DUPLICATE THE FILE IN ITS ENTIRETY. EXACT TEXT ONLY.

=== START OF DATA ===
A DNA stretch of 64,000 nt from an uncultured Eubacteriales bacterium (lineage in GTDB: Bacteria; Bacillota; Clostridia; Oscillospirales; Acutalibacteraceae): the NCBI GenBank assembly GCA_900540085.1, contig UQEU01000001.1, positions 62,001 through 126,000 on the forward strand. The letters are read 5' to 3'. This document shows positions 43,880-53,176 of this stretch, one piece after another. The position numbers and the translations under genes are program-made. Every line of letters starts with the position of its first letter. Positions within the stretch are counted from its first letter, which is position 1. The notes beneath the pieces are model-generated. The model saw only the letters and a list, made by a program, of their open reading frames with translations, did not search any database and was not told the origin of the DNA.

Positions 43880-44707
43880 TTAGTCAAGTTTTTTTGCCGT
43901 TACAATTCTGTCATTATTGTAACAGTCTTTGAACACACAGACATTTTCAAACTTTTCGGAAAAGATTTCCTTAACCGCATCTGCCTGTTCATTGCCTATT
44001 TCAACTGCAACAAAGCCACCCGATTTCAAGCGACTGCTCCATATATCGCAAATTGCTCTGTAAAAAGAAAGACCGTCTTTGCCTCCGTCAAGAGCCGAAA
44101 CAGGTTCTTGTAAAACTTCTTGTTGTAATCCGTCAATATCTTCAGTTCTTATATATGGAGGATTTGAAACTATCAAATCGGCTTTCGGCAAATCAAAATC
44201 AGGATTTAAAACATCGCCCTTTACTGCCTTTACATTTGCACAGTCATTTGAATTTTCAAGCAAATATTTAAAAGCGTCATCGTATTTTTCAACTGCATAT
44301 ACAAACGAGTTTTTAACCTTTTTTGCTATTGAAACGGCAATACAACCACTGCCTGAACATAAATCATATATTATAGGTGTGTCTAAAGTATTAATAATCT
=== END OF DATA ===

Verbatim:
A DNA stretch of 64,000 nt from an uncultured Eubacteriales bacterium (lineage in GTDB: Bacteria; Bacillota; Clostridia; Oscillospirales; Acutalibacteraceae): the NCBI GenBank assembly GCA_900540085.1, contig UQEU01000001.1, positions 62,001 through 126,000 on the forward strand. The letters are read 5' to 3'. This document shows positions 43,880-53,176 of this stretch, one piece after another. The position numbers and the translations under genes are program-made. Every line of letters starts with the position of its first letter. Positions within the stretch are counted from its first letter, which is position 1. The notes beneath the pieces are model-generated. The model saw only the letters and a list, made by a program, of their open reading frames with translations, did not search any database and was not told the origin of the DNA.

Positions 43880-44707
43880 TTAGTCAAGTTTTTTTGCCGT
43901 TACAATTCTGTCATTATTGTAACAGTCTTTGAACACACAGACATTTTCAAACTTTTCGGAAAAGATTTCCTTAACCGCATCTGCCTGTTCATTGCCTATT
44001 TCAACTGCAACAAAGCCACCCGATTTCAAGCGACTGCTCCATATATCGCAAATTGCTCTGTAAAAAGAAAGACCGTCTTTGCCTCCGTCAAGAGCCGAAA
44101 CAGGTTCTTGTAAAACTTCTTGTTGTAATCCGTCAATATCTTCAGTTCTTATATATGGAGGATTTGAAACTATCAAATCGGCTTTCGGCAAATCAAAATC
44201 AGGATTTAAAACATCGCCCTTTACTGCCTTTACATTTGCACAGTCATTTGAATTTTCAAGCAAATATTTAAAAGCGTCATCGTATTTTTCAACTGCATAT
44301 ACAAACGAGTTTTTAACCTTTTTTGCTATTGAAACGGCAATACAACCACTGCCTGAACATAAATCATATATTATAGGTGTGTCTAAAGTATTAATAATCT